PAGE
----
Accounts belonging to deceased individuals can be misused if they remain open. To prevent this from happening, notify creditors that the account holder is dead and have them close the accounts. You also must notify the three major credit bureaus of the death so they can update their records with this information. Obtain credit reports from the bureaus to identify creditors and the deceased's open accounts.
Contacting the Credit Bureaus
Contact each of the three major credit bureaus in writing to request a credit report for the deceased. Include the deceased's name, address and social security number for ease of identification. Also include a copy of the death certificate and proof that you are authorized to act for the estate, such as a power of attorney or a letter of testamentary from the probate court. Write to the agencies at the following addresses: Experian, P.O. Box 4500, Allen, TX 75013; Equifax Information Services LLC, Office of Consumer Affairs, P.O. Box 105139, Atlanta, GA 30348; and TransUnion LLC, P.O.Box 2000, Chester, PA 19022.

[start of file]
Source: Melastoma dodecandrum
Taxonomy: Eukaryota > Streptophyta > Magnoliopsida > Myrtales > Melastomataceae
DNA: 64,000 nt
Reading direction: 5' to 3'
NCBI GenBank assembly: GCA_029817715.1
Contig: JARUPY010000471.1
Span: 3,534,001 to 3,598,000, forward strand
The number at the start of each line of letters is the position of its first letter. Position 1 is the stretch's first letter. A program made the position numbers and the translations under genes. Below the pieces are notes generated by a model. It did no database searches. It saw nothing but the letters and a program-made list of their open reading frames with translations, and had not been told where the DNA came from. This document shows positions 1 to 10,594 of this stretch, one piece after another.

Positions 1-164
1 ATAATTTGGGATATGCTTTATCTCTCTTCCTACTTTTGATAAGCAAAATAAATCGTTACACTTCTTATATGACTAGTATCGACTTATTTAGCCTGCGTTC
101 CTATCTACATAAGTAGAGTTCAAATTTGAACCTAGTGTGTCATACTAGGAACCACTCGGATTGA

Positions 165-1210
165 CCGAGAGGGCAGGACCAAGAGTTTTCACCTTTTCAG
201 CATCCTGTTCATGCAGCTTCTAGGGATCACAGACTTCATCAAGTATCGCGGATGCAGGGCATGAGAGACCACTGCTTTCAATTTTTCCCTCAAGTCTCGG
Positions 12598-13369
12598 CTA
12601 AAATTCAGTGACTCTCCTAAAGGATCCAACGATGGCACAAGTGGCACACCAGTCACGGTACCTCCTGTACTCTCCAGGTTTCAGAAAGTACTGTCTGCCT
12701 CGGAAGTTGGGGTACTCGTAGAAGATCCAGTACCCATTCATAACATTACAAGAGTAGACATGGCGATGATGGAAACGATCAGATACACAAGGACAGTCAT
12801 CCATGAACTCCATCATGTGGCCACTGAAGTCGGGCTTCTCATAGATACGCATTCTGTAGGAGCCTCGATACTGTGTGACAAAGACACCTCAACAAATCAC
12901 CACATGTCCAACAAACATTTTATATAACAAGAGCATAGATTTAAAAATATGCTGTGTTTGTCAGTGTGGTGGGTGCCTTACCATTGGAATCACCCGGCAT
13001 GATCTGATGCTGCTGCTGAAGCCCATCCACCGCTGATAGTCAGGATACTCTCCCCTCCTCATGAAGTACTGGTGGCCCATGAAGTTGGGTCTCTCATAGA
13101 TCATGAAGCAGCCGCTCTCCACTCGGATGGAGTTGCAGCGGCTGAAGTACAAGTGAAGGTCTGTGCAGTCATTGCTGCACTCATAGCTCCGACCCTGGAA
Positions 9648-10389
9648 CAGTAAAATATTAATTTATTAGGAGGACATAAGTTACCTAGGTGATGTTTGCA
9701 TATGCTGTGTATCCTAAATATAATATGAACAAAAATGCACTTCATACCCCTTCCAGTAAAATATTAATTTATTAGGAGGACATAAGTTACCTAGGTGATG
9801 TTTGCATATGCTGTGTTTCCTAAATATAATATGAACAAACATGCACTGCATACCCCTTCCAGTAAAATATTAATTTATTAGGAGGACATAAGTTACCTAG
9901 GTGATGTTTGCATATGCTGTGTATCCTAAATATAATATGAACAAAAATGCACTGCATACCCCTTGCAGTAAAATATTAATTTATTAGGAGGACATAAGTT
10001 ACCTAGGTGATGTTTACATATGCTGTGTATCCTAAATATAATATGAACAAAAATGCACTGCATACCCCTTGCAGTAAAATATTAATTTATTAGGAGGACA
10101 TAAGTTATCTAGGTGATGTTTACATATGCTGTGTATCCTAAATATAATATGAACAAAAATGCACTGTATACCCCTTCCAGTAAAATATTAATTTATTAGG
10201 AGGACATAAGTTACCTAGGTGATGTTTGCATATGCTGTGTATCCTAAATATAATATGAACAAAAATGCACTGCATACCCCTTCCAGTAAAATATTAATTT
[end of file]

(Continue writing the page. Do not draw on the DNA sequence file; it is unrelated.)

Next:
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The fee for the credit reports depends on the state. If the deceased did not order one recently, you might be able to obtain the annual free credit report from each bureau, as provided by federal law. Consider sending the letter by certified mail with return receipt requested as proof you asked for the reports.
- Experian: Executor Of An Estate Can Obtain The Deceased's Credit Report
- Equifax: Death of a Spouse Or Parent Or Other Family Member
- Equifax: Credit Report FAQs -- What Do I Do When A Family Member Dies?: How Do I Pull A Copy Of My Deceased Family Member's Credit Report?
- TransUnion: Credit Disputes FAQs -- My Family Member Is Deceased. How Do I Note This On His/Her Credit Report?